COVID-19 vaccine: Severely immunocompromised people

Information for severely immunocompromised people including how to access a third primary dose and timings for getting a booster.

Last updated: 5 May 2022

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A third primary dose of the child Pfizer COVID-19 vaccine is now available for tamariki aged 5 to 11 years old who are severely immunocompromised.

Criteria for ‘severely immunocompromised’

If you’re severely immunocompromised you have a higher risk of getting serious infection from COVID-19.

You can be severely immunocompromised:

  • by having a medical condition causing immunodeficiency, or
  • through medicines used to treat a range of conditions

View the eligibility criteria on page 6 (PDF, 229 KB)

Chat to your healthcare provider if you’re unsure if you qualify.

As well as keeping up to date with your COVID-19 vaccinations, encourage your family and the people you live with to also get vaccinated.

You should discuss the timing of any COVID-19 vaccinations with your doctor or specialist.


Third primary dose

Most people receive two primary doses of a COVID-19 vaccine. But those who are severely immunocompromised might not produce a sufficiently strong immune response after two doses, so a third primary dose is recommended for ages 5 and over if they meet the criteria for ‘severely immunocompromised’.

When to get a third primary dose

For ages 5 and over, third primary doses should be given at least 8 weeks after the second dose.

They can be given from 4 weeks if advised by your health care provider – this may be because of current or planned immunosuppressive therapies.

How to get a third primary dose

If you think you qualify for a third primary dose, schedule an appointment with your usual health care provider. They will need to provide you with a prescription and consent form.

You might be able to receive the third primary dose at the same time as your consultation – check with your medical practitioner to see if they offer the COVID-19 vaccine.

If your prescribing clinician doesn’t offer COVID-19 vaccination, you can take the prescription and consent form to any vaccination clinic, including a vaccinating pharmacy.

Appointments for a third primary dose are free.


Timings for a booster after a third primary dose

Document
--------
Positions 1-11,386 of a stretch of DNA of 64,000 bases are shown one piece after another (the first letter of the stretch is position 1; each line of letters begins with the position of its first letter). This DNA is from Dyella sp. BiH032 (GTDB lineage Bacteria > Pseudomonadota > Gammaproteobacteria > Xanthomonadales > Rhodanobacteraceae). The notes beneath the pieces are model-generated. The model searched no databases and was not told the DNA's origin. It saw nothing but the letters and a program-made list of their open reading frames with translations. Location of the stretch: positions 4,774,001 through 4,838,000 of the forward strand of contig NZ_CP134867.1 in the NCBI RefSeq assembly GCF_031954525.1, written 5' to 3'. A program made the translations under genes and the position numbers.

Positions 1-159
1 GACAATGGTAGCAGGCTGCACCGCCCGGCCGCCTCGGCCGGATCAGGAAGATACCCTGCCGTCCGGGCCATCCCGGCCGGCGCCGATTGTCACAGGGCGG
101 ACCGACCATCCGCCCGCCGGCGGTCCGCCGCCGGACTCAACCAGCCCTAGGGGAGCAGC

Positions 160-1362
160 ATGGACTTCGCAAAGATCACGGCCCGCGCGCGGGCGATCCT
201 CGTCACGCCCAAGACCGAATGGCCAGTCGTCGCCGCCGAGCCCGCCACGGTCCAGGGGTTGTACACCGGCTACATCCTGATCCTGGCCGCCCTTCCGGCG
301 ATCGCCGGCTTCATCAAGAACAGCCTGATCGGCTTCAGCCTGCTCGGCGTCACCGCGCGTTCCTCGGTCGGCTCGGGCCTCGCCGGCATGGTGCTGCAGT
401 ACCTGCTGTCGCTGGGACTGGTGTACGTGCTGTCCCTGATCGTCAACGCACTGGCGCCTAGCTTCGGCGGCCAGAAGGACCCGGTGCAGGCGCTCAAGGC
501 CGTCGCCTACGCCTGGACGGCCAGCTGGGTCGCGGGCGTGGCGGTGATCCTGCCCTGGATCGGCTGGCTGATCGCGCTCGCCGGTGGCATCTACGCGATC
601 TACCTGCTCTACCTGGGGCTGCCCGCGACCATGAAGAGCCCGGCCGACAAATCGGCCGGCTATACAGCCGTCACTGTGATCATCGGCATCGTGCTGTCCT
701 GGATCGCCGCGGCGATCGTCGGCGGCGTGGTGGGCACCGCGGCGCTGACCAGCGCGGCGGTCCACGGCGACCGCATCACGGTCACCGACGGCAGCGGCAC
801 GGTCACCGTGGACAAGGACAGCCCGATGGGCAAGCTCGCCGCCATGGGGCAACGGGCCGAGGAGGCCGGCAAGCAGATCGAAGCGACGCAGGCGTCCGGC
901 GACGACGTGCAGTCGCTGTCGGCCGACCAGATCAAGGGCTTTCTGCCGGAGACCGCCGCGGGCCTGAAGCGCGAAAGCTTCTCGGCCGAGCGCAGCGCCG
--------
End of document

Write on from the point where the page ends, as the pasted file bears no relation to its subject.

Boosters are strongly recommended for ages 16 and over after a third primary dose. Having a booster as well as your 3-dose primary course will give you the best protection against COVID-19.

The gap between a third primary dose and a booster differs depending on age, clinical circumstances and what type of COVID-19 vaccine you’re getting.

Prescriptions are not needed for ages 16 and over getting the Pfizer COVID-19 vaccine.

Third primary dose 

Booster 

Minimum gap

Age

Pfizer 

Pfizer 

6 months

16 or 17

Pfizer 

Pfizer 

3 months 

18 and over

AstraZeneca 

AstraZeneca 

3 months 
Prescription needed 

18 and over

Pfizer 

AstraZeneca 

3 months  
Prescription needed 

18 and over

All other combinations 

3 months 
Prescription might be needed – discuss with your GP or healthcare provider

Boosters for ages 12 to 15

People under the age of 16 are not eligible for a booster.

A booster dose may be considered for those aged 12 to 15-years-old who are at higher risk of severe COVID-19, in consultation with their healthcare provider 

Schedule an appointment with your usual health care provider if you think a child in your care would qualify. They will need to provide a prescription and consent form.

Healthcare providers may seek additional clinical support from IMAC and/or from the consumers Hospital Specialist regarding a booster in this age group.

If a booster is prescribed for ages 12 to 15, this can be given from 3 to 6 months after completing the primary course.


Additional boosters

Most people are well protected against becoming very sick from COVID-19 if they’ve had two doses, plus a booster if they’re eligible.

A second booster dose may be beneficial for those most at risk of serious illness from COVID-19.

We’re currently working through eligibility criteria for a second booster, and how long after the first booster it would be given.

We will provide further updates as decisions are made.

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